Short Ends and Leader

'Tis the Season to Be Murray: 'Scrooged' (Blu-ray)

Once, it was regarded as something of a failure. Now, it’s a mandatory part of any shoestring Saturnalia.


Scrooge

Director: Richard Donner
Cast: Bill Murray, Karen Allen, Robert Mitchum, John Forsythe, David Johansen, Carol Kane, Buddy Hackett
Rated: PG-13
Studio: Paramount Pictures
Year: 1988
US date: 2011-11-01 (General release)
UK date: 2011-11-01 (General release)

One of the great things about time is that it creates perspective. The more of it that passes by, the better the opportunity to review and reconsider. It applies to everything and anything, from the serious to the superfluous, the meaningful to any media. What may not seem so special upon first glance ages into something that’s either wrongfully criticized/celebrated or rightly defended/dismissed. This has especially become true in the world of film. Thanks to the Internet and the every shifting marketplace of ideas, what was once seen as a miss suddenly becomes a halting hit. Case in point – the seasonal satire inspired by Dickens immortal A Christmas Carol, Scrooged. When it was initially released, it was seen as a desperate move by a comedian whose commercial cache had suffered since his superstarmaking turn in Ghostbusters. Now, it takes its place among the pantheon of post-modern holiday laughers.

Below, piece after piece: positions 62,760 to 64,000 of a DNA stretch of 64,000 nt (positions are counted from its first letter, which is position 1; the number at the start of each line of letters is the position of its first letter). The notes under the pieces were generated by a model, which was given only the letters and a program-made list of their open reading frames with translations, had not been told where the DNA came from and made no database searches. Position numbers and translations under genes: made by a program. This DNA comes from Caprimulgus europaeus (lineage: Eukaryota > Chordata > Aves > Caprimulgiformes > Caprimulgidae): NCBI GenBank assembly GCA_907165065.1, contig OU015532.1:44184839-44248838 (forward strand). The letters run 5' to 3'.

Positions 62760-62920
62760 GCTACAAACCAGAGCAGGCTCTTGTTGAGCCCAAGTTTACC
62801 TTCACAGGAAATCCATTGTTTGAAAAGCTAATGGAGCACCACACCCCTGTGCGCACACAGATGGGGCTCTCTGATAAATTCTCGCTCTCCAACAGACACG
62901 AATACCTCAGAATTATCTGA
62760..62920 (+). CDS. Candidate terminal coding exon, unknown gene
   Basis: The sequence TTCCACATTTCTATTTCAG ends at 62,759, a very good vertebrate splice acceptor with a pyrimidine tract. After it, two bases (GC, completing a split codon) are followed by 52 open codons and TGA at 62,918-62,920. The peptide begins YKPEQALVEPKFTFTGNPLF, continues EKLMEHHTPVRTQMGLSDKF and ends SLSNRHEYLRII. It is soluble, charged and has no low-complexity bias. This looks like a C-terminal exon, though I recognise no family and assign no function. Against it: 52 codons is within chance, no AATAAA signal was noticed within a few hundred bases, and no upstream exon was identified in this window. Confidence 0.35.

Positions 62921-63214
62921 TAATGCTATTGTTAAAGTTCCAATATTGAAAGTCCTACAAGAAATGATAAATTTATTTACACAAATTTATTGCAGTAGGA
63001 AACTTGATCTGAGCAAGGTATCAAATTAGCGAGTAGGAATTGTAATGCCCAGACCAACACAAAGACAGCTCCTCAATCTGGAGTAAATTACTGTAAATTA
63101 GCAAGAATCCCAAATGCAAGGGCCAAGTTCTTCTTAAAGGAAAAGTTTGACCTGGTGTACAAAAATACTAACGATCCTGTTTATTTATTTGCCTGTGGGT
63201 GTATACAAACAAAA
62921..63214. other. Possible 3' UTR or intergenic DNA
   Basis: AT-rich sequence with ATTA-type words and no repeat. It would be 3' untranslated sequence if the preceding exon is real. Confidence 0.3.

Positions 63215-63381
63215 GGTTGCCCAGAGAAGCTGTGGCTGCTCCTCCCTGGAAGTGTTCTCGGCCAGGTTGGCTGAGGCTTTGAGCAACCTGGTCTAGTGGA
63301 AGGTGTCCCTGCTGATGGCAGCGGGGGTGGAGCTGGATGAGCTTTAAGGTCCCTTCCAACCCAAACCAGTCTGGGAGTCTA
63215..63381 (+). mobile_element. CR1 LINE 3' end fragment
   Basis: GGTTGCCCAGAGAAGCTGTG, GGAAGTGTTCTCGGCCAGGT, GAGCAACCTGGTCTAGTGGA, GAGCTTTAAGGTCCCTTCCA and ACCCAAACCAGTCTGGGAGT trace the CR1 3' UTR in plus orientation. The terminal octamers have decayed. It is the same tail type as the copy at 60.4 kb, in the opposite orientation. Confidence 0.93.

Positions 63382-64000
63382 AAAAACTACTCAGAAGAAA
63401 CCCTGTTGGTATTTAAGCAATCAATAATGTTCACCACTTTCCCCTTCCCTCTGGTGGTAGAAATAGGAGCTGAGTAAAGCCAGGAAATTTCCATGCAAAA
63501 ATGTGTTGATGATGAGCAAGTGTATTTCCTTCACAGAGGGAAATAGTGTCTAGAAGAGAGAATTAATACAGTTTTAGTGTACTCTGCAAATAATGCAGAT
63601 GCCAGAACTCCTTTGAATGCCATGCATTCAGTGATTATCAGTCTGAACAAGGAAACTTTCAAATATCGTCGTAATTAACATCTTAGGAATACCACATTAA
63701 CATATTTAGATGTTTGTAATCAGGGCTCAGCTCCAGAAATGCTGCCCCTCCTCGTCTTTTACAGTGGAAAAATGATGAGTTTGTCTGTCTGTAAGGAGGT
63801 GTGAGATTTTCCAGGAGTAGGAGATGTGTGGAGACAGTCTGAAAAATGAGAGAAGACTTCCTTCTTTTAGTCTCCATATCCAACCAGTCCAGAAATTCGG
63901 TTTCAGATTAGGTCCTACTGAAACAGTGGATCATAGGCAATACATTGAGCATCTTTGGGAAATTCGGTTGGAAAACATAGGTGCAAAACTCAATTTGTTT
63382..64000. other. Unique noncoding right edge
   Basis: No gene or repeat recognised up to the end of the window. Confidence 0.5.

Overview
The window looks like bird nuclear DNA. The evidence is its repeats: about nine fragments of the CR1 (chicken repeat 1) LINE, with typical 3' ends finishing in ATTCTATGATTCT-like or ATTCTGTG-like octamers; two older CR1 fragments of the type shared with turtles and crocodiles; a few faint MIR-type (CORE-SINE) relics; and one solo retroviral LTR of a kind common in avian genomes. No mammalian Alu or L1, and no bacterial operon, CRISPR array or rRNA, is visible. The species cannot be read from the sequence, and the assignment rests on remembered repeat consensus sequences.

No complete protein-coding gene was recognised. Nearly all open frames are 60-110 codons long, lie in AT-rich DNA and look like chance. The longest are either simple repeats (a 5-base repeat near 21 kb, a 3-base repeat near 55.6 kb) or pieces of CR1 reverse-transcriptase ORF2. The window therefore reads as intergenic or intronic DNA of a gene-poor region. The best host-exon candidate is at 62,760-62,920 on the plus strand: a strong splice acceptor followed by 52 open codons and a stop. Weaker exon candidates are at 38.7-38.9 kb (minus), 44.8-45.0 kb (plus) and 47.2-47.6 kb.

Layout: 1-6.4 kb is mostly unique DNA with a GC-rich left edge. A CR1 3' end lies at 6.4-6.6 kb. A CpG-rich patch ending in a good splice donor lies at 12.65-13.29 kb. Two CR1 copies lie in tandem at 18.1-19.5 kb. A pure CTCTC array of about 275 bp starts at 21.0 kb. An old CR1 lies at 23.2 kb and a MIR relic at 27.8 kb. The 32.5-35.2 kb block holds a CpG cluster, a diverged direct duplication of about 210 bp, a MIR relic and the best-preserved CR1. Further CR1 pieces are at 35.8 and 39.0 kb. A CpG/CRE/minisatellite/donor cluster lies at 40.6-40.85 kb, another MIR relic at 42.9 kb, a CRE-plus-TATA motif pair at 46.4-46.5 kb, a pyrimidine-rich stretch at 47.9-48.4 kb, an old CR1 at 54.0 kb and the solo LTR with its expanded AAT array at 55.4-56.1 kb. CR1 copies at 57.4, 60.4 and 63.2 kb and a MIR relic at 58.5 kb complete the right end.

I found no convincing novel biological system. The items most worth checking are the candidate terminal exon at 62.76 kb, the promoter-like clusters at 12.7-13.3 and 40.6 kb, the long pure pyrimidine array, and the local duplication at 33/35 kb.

Of course, the truth centers on certain cinematic realities. While far from perfect, the Richard Donner directed farce at least finds a clever way of updating the iconic Ebenezer Scrooge for a 20th Century audience. Our hum-bug hero is a top TV executive named Frank Cross (Bill Murray) who is knee-deep in a massive spectacle production of the beloved Victorian seasonal story. Featuring questionable casting and stunts in abundance, the fate of the entire network rests on this live broadcast. Under tremendous pressure from his boss (Robert Mitchum), Frank needs everything to be perfect. Into this mess comes the ghost of a former friend and mentor (John Forsythe) who warns of a life in pursuit of nothing but career.